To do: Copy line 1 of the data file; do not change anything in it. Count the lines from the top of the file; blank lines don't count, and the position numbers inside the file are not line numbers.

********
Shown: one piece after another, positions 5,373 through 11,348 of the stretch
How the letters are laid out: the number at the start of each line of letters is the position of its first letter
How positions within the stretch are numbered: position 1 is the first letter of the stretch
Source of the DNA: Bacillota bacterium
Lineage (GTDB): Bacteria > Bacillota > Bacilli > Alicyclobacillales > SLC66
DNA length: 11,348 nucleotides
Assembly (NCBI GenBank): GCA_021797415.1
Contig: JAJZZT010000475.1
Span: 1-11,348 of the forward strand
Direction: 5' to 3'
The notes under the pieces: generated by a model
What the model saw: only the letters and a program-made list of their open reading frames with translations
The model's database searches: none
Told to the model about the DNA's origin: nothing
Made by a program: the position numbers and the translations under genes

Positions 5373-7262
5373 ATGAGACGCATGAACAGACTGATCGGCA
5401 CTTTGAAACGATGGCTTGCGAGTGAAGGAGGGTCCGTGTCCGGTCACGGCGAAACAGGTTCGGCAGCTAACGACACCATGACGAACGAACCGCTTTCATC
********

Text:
Shown: one piece after another, positions 5,373 through 11,348 of the stretch